Pen and paper’s worst enemy has changed the world, and doesn’t look like stopping any time soon! CAD (Computer Aided Design) has revolutionised drafting and design methods across the world, taking over from less efficient and repetitive pen and paper methods. It involves the use of computer software to design and document a product’s design process.
Using graphical symbols such as lines, planes, curves, points and shapes, CAD allows for detailed engineering drawings which provide comprehensive descriptions about any component. It is thought to increase design productivity, quality, and communication.
At Tech Camp, we teach computer CAD in 2D on our Laser Tag course to design the laser tag units. Campers design their own unit using the software, then build it out of modelling foam before going on to create electronic circuitry, learn how to ‘hack’ the software to customise the game to their own wishes, and learn basic C programming to customise and advance the game even further.
This early education in CAD is a true advantage considering its use in such a wide breadth of industries. Here are just a few of the ways CAD is used in the wider world:
Designing Cars - Automotive Industry
Perhaps one of the most well-known uses of CAD is in the automotive industry, creating all kinds of vehicles. It was first introduced into the industry by Dr. Patrick J. Hanratty during the mid-1960s to eliminate the repetitive drafting process during design. This caught on and now essentially all cars produced in the world rely on CAD for part of their design, engineering or manufacturing. It helps to bring designs to life and allows for refinement and testing, as the performance of the car can be simulated. It also means that all the teams involved in the car’s production can collaborate and communicate more efficiently, as each detail can be meticulously mapped out and detailed for easy analysis - saving both time and money!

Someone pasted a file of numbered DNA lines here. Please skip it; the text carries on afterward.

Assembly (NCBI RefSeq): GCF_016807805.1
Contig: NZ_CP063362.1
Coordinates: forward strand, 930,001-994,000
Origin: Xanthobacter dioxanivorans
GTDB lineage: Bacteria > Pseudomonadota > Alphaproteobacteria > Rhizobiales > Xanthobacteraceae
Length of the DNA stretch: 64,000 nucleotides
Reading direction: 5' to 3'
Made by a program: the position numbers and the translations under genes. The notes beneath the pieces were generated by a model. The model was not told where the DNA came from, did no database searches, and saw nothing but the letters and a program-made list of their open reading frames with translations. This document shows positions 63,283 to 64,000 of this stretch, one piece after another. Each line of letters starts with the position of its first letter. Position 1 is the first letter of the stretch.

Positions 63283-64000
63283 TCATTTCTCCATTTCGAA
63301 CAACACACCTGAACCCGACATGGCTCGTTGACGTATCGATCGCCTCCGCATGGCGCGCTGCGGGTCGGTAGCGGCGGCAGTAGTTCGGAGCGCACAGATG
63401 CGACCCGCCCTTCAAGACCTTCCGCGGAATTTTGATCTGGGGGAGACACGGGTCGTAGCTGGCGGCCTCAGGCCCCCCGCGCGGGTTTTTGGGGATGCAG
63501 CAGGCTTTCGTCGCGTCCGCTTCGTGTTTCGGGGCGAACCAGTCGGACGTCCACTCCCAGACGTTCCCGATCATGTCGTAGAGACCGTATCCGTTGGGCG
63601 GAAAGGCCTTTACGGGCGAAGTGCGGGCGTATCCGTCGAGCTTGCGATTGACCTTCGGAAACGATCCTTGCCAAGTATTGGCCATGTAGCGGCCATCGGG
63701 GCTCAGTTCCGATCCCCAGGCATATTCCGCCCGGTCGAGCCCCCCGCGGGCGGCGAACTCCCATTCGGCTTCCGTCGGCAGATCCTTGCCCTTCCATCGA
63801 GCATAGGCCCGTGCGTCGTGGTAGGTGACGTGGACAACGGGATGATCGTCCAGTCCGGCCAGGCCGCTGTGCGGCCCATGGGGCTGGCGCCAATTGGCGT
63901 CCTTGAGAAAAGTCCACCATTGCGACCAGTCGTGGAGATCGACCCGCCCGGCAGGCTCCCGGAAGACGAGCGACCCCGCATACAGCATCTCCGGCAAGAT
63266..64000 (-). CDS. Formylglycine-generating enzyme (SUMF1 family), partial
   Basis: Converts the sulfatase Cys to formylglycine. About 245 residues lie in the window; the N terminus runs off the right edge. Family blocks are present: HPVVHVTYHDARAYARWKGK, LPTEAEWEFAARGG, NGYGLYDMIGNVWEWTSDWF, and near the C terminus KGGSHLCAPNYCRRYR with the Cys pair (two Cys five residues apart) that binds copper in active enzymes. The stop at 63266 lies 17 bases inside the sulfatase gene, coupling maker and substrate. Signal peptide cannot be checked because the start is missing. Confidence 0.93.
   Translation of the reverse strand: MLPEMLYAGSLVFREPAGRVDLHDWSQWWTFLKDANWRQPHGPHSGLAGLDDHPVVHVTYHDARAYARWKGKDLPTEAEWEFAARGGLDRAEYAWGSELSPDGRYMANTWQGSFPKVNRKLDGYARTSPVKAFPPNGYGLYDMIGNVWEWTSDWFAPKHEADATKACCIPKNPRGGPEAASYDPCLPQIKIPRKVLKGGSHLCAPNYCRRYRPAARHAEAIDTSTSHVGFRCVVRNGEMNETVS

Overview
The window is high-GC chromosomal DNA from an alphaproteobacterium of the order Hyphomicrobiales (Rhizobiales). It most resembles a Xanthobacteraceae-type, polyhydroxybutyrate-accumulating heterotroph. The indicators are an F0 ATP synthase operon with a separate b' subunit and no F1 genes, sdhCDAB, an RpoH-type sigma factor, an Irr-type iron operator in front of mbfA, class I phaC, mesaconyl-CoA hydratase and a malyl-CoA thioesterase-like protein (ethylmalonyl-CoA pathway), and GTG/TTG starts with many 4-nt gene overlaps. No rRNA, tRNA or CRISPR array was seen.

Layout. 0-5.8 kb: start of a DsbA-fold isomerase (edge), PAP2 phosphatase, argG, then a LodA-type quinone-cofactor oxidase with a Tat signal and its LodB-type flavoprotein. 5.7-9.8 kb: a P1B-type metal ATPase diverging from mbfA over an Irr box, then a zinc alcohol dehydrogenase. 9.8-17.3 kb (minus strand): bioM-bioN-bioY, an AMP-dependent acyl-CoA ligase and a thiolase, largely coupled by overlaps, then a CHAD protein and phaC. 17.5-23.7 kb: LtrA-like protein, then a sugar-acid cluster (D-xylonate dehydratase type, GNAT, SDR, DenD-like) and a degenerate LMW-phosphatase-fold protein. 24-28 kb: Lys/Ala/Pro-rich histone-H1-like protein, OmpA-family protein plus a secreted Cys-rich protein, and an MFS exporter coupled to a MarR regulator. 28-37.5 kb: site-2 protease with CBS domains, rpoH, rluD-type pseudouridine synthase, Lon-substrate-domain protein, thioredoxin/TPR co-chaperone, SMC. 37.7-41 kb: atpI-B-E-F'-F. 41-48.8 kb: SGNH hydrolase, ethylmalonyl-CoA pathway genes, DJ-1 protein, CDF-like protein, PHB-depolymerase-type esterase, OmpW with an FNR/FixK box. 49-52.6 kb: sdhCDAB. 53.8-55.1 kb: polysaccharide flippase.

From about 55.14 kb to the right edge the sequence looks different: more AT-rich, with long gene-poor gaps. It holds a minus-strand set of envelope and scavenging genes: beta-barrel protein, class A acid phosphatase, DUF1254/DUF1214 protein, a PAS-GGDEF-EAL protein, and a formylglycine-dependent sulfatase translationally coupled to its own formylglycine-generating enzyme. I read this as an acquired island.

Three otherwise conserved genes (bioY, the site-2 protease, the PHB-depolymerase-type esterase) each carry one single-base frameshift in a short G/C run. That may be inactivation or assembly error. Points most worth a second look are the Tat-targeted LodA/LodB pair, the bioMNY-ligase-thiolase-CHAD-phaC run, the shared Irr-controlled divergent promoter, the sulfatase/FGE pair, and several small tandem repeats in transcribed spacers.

Creating Breathtaking Buildings - Architectural Industry
The architectural industry likes CAD so much that they have introduced their own specialist program, Computer-Aided Architectural Design (CAAD). This has specialised databases of building parts and construction knowledge to help turn concepts into detailed designs, and allow for 3D visualisations and simulations. Providing both 2D and 3D capabilities, CAD improves precision, accuracy, and allows for easy collaboration on designs. Editing and revising the designs is also much easier - they no longer have to rub everything out and start again! Most excitingly, CAD allows for complete virtual tours so that both the architect and the client can see the building before it has even been built.
Invent Realistic Game and Film Imagery - 3D Modelling Industry
From game designers to filmmakers, CAD is increasingly in demand to help create realistic 3D imagery. In this industry, design simulations are made within the CAD software - designers can create an object and rotate it and examine it from all angles to scrutinise it. It also allows them to apply texture, lights and colour to their designs so that they can create truly realistic images for presentation - known as ‘rendering’. From visual effects in Harry Potter to game characters in Mario Bros, CAD has been instrumental in delivering fantasy to our screens.
If any of these sound like a career path that would interest you, why not get a head start and try out our Laser Tag course at Tech Camp (available for both Easter and Summer), or our 3D Printing course for an even more intensive CAD experience?